Crash

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Stage 2 English Communications: Crash Film Study

"In the end, everyone is flawed, the racism is inescapable, and the audience feels a twinge of empathy for just about everyone.” Who did you feel most empathy for in this film and why? Support your comments with close reference to the characters, incidents and filmic treatment in your answer.

The film, Crash, exemplifies fear as a motivator for human behavior and displays that innately everyone is flawed. Our identities are determined by the choices we make and our reactions to others, regardless of class, ethnicity, culture or language. Through the use of an ironic script, symbolism and effective cinematography, Director, Paul Haggis, encourages us to empathize with characters such as Daniel, the Latino locksmith. Contrasting with many of the other characters, Daniel's non-confrontational attitude is admirable and essentially his salvation.

Daniel, played by Michael Pena, is a family man whose primary motive is to provide for and protect his family. In contrast to many other characters, the 'crashes' in his life are beyond his control and despite trying to help people, he experiences bigotry and class superiority which evokes empathy from the audience. Daniel is first introduced at the home of the wealthy Cabbots, whose recent car-jacking has caused them to replace the locks. Daniel's social standing is suggested with the use of camera angles and stereotypes. This is evidenced in the Cabbot's kitchen as the shot pans down Jean Cabbot's feet as she descends the stairs, where her high physical position indicates her class superiority juxtaposed by Daniel, subordinately crouched beneath the stairs fixing a lock. Furthermore costume design has been used to imply Daniel is a "gang-banger", which is accentuated by close-ups of tattoos, a shaved head and low-slung jeans. His appearance prompts Jean to stereotype, stating "your amigo in there is gonna sell our key to one of his homies..." Overhearing this comment Daniel leaves as the camera poignantly focuses on two sets of keys left on the kitchen bench. This scene inevitably persuades the audience to feel empathically for Daniel; racially profiled and judged solely on his appearance.

This scene is later contrasted as Daniel is shown as a caring family-man and the motivation for his action is revealed. After returning home from work, Daniel visits his five-year-old daughter's bedroom. He finds Lara curled beneath her bed, afraid that a bullet will tear through her window. The scene is softly lit as hushed lullaby-type' music plays in the background suggesting the room is a safe oasis from the world. He proceeds to tell Lara a story about a fairy and 'gives' her an imaginary 'cloak of invincibility' that has protected him, "And my whole life, I never got shot, stabbed, nothing." Close-up camera angles display the faces of Daniel and Lara depicting the emotion in the scene.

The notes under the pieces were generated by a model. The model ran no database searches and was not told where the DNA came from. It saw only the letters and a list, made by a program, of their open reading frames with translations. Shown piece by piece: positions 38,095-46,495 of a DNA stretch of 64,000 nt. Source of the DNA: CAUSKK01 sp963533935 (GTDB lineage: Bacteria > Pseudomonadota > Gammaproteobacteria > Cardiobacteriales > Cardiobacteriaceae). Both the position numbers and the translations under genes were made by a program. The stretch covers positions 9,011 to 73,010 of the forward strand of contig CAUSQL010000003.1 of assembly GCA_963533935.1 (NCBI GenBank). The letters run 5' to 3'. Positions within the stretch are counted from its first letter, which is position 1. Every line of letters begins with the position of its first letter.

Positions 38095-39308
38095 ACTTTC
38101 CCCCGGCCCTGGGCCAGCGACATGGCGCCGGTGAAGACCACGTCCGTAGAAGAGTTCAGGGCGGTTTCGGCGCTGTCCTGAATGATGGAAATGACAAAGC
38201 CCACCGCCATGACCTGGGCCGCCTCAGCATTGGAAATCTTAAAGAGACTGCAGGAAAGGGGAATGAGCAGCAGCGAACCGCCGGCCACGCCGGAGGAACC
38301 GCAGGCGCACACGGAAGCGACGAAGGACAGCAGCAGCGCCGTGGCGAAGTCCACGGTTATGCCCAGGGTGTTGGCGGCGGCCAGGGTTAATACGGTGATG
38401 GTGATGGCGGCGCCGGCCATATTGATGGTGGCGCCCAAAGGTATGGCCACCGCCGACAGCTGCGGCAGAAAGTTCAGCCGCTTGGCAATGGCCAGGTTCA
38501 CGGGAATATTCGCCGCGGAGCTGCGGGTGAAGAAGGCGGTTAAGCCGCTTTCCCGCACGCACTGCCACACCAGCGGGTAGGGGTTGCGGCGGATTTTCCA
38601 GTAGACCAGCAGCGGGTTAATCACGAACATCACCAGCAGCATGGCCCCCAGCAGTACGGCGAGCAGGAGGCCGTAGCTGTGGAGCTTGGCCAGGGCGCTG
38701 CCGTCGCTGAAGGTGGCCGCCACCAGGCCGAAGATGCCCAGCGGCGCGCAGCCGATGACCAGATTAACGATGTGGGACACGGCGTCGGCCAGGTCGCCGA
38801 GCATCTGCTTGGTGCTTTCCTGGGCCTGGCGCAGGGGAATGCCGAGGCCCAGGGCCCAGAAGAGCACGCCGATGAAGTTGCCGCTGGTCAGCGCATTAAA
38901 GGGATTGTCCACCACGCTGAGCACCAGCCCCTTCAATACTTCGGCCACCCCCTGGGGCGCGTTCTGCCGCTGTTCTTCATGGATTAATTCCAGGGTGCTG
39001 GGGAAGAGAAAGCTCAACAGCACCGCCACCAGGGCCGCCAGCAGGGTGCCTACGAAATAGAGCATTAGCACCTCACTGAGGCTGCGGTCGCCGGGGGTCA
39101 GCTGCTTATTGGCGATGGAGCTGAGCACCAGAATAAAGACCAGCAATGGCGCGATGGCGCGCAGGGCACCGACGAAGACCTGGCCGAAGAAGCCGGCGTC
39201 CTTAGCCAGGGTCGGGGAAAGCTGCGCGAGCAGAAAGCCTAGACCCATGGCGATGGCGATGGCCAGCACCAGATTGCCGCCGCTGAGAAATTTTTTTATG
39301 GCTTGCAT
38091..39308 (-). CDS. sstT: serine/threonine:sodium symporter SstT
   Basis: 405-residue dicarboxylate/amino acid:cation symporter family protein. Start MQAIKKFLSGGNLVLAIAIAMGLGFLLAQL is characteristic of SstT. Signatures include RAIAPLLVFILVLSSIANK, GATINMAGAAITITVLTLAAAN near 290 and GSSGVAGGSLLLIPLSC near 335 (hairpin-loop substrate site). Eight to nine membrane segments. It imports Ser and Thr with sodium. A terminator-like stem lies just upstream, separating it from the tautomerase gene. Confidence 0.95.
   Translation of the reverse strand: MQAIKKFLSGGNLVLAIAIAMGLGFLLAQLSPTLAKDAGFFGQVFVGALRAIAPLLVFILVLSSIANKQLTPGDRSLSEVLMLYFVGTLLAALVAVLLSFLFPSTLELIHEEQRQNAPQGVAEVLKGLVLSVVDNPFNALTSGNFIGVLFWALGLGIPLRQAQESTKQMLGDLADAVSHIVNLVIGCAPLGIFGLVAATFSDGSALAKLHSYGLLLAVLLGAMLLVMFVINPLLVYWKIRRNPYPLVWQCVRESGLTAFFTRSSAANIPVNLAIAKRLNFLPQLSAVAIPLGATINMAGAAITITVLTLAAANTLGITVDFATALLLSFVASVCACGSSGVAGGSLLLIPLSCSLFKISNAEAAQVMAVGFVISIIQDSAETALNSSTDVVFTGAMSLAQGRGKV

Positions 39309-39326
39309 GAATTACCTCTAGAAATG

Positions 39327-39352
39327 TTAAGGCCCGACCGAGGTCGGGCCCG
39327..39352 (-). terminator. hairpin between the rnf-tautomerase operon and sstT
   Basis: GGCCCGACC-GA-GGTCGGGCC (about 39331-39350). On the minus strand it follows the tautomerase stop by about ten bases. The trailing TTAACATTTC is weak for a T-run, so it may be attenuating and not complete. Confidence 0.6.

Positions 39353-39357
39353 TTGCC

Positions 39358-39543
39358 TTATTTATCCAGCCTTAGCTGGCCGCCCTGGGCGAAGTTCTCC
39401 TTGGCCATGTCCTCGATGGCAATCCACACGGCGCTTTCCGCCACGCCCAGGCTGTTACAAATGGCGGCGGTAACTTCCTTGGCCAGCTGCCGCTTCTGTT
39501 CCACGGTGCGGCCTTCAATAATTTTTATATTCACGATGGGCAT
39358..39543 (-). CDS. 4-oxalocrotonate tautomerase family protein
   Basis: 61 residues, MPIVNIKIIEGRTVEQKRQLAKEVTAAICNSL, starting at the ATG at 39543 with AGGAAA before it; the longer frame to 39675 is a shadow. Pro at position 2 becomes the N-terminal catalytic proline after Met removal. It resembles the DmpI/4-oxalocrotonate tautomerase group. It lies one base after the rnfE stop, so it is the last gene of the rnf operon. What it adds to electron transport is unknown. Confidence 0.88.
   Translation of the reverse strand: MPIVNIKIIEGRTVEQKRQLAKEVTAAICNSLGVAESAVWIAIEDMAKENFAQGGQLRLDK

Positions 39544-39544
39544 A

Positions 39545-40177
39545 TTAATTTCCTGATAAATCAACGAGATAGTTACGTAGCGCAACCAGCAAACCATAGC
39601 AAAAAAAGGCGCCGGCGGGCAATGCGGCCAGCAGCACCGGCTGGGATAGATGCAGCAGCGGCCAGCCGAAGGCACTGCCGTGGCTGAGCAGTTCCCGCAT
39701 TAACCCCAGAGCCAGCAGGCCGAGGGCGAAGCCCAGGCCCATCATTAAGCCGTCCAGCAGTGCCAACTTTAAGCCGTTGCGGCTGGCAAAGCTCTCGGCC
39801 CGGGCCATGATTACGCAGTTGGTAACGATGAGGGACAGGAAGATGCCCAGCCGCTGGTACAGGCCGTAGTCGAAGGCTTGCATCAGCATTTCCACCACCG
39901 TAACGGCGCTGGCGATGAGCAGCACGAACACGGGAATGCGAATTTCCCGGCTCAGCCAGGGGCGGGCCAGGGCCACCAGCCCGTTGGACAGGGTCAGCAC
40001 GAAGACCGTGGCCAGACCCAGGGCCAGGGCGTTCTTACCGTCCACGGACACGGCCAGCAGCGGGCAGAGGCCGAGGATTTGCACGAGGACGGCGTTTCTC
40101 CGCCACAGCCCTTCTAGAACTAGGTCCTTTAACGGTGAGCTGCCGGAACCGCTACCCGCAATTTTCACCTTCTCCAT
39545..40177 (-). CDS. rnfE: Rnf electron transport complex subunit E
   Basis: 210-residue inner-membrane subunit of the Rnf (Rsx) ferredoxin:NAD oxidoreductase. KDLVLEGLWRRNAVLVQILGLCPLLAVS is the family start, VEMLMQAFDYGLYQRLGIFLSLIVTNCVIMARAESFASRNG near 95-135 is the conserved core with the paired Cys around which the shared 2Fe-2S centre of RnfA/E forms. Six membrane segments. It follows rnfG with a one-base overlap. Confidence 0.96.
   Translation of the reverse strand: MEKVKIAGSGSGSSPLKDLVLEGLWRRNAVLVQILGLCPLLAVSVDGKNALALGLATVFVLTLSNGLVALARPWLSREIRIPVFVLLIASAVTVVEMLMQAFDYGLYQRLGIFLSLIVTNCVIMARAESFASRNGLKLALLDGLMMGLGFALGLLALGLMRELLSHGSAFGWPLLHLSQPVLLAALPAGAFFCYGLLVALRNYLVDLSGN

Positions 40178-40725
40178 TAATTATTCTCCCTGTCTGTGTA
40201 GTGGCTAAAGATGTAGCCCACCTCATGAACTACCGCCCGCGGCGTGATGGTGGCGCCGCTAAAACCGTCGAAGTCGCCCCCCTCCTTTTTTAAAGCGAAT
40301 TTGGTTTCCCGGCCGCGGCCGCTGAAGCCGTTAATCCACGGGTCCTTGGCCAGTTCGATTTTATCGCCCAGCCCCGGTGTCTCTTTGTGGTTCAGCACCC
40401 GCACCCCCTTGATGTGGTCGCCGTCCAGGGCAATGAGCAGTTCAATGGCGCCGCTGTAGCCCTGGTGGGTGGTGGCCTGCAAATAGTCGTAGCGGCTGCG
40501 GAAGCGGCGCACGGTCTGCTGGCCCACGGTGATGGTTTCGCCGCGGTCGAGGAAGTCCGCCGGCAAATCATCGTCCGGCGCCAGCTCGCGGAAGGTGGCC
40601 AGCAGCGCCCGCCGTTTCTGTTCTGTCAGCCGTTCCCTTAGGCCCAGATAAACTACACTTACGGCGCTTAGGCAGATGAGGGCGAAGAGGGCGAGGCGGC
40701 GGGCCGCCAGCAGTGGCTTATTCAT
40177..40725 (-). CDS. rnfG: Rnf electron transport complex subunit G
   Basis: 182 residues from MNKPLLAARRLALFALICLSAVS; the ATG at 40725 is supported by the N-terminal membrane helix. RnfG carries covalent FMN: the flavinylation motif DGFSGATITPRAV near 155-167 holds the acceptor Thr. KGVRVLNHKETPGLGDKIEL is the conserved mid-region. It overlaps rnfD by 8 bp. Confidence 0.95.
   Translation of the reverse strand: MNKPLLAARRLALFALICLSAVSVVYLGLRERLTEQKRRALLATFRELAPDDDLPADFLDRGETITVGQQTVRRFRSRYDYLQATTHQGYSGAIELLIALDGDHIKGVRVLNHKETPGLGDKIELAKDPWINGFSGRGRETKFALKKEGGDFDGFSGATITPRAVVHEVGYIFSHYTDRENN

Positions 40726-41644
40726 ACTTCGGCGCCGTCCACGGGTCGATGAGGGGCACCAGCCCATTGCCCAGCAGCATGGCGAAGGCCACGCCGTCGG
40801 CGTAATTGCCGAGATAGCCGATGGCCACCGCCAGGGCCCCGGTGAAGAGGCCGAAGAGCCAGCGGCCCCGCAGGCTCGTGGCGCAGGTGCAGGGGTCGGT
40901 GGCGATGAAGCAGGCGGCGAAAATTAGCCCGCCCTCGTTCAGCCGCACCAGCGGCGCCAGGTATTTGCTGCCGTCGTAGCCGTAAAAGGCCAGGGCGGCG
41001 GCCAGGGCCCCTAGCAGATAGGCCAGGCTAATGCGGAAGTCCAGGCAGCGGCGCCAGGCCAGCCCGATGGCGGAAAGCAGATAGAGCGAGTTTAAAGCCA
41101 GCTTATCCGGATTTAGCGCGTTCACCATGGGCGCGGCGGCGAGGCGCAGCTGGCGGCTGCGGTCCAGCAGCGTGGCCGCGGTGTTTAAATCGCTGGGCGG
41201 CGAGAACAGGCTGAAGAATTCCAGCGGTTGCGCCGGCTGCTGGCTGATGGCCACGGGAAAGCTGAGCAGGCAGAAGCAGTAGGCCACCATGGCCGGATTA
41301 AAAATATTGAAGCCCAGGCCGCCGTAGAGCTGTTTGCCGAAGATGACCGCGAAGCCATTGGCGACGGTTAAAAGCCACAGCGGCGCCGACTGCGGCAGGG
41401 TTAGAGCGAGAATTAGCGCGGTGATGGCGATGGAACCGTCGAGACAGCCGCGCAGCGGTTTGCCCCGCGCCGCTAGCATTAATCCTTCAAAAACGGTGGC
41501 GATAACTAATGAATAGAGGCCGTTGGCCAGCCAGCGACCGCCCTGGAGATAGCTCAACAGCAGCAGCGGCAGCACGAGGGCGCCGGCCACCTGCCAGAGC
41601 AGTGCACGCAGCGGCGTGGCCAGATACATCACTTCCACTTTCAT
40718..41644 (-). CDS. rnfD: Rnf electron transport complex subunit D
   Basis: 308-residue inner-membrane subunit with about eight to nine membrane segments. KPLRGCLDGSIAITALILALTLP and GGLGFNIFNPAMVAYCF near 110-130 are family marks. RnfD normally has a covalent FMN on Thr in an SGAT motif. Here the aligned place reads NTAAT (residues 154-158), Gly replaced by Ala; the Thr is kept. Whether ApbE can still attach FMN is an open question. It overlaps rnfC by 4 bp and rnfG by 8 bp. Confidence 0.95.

Furthermore, Daniel's character has a deeper symbolic meaning. Paul Haggis has used the movement through doors as a filmic technique to switch between each character's storyline. As a chapter closes or opens in the lives of one of the characters, a physical representation is depicted by the closing or opening of doors; elevators, cars, shops. However the 'doors' and locks can be viewed on a deeper level as symbolising the transition point of the characters' situations and ultimately the choices in their lives. Daniel, as in his profession of 'fixing' locks, is able to assist others to realize their short comings. He is unable to 'fix' doors, yet he can mend broken 'locks'. By refraining from retaliation when he is referred to as a 'Gang-banger', Daniel is halting the chain of racism by not reacting to the slur. This is also clearly highlighted in Daniel's encounter with Farhad, which eventually shifts Farhad's perception of the world.

The audience is persuaded to empathise further for Daniel as he is called to fix a lock for Persian store-owner,...
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